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My Athens has it all

Dora Kitinas-Gogos gives us a sneak peak into her Athens

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Kiria Soula prepares her garlic plaits.

20 July 2011

I love Athens, always have. It's one of the most interesting cities in Europe. I have travelled; I'm not a novice when it comes to cities, I'm a city person who can't live in any other part of Greece, not even Thessaloniki, not big enough, not noisy enough.

I have been to all the western and northern European capitals and I love some more than others, but Athens is very special. It is full of surprises and they are not hard to find as they are everywhere. I don't like the Athens suburbs as they have no character. There is nothing special going on there except that the Athenians are trying to escape the city. They are building more high rises and creating more problems for themselves.

I particularly like the very centre of Athens, all the old areas around the Acropolis; Plaka in the winter; Monastiraki on a Sunday, where you can spend a whole day exploring all the old wears laid out in the streets, το Giousouroum, as it is called in Greek, which extends itself all the way into Thissio; and Gazi on Sunday. The exciting Keramikos which takes in the Gazi area, called this because of the old gas works that has now been turned into an arts centre with concert halls, exhibition halls and art galleries with some of the best cafes and restaurants in Greece. And here sits my personal favourite eating place, 'Sardeles'.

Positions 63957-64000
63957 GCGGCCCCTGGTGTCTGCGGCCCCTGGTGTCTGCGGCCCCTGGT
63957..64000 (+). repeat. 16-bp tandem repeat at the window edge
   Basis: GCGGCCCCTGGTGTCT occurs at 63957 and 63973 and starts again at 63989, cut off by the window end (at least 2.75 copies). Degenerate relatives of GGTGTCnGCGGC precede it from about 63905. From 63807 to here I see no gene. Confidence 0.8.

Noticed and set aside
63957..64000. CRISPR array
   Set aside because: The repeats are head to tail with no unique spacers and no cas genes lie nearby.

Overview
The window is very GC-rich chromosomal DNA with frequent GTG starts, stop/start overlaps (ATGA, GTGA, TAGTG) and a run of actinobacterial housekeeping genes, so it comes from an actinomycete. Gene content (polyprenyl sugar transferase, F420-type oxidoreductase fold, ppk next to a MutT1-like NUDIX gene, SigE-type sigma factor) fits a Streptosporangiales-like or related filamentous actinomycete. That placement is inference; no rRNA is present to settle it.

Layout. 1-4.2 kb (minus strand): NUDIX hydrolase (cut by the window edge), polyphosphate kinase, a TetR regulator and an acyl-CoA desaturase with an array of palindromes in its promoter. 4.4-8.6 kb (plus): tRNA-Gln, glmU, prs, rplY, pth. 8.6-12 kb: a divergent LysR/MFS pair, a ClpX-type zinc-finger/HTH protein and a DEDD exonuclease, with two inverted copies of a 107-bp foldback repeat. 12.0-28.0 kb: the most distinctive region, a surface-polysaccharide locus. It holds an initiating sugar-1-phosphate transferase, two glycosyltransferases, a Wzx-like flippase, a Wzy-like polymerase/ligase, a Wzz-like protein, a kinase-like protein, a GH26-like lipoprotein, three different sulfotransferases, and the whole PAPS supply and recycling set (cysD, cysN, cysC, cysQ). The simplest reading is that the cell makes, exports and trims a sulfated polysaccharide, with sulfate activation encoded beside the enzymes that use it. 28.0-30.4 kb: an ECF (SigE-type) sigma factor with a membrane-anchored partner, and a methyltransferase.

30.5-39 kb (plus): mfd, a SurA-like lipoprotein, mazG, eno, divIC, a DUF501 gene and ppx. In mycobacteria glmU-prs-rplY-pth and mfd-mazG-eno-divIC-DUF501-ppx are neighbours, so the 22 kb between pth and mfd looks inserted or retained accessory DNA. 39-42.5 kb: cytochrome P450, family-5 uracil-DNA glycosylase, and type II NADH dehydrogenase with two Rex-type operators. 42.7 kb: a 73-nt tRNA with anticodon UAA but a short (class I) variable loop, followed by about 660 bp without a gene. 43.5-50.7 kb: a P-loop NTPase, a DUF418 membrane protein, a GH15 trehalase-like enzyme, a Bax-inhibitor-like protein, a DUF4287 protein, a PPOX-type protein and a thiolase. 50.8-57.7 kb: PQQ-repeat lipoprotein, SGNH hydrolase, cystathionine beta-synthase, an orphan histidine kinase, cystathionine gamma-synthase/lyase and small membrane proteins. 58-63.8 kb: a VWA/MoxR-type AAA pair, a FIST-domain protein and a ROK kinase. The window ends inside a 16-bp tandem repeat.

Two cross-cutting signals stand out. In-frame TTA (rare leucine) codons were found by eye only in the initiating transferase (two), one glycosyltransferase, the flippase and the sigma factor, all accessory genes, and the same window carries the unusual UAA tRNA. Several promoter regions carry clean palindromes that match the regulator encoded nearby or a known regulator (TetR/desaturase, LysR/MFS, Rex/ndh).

Next time you're in Athens please go eat there, I promise you will not be disappointed. Then there are the surrounding areas of Metaxourgio, Petralona and, of course, my geitonia Psiri, with its paved streets, its cafes and tavernas and with magiria, a type of restaurant that is getting scarce these days, and 5-6 doors up from my home there is a two Michelin star restaurant.

In Platia Psiri sits my favourite, zacharoplastio, which serves my favourite sweet, Kazan Dipi, a rare treat in Athens that is more common in Thessaloniki. My street is made up of shops selling old furniture, a groovy little mini bar that is open almost 24/7, and an ouzeri downstairs - these are almost at my front door. There is also the human factor which is almost unique in Psiri.

I am not sure how long it will last as it seems that all γειτονιές absorbed into 'modernity', be that good or bad, tend to loose this very Greek warmth. For example, I had forgotten to get money from an ATM one day and had to pay 100 euros for a delivery. As I was debating what to do when the neighbours came to my rescue. Lilly, who was witness to my dilemma, gave me 50 euros and the other witness did not have it on him and suggested I ask Niko (a real estate office) which I did. It was given to me without any questions asked.

When I walk in the neighbourhood people talk to me even if they don't know my name, nor I theirs, but we know each other's faces. I know Bella the dog, Kirio Yorgos who sometimes brings out his violin, and his wife Kiria Soula who plaits garlic strings. The local eating places by now even know what I like to eat and I have been given lunch without paying on occasion. I see lots of faces from the theatre and TV world as for various reasons people in the arts hang out in Psyri. But most of all I love the immediacy of the city and the fact that in my home I have the Parthenon looking straight in at my lounge room.

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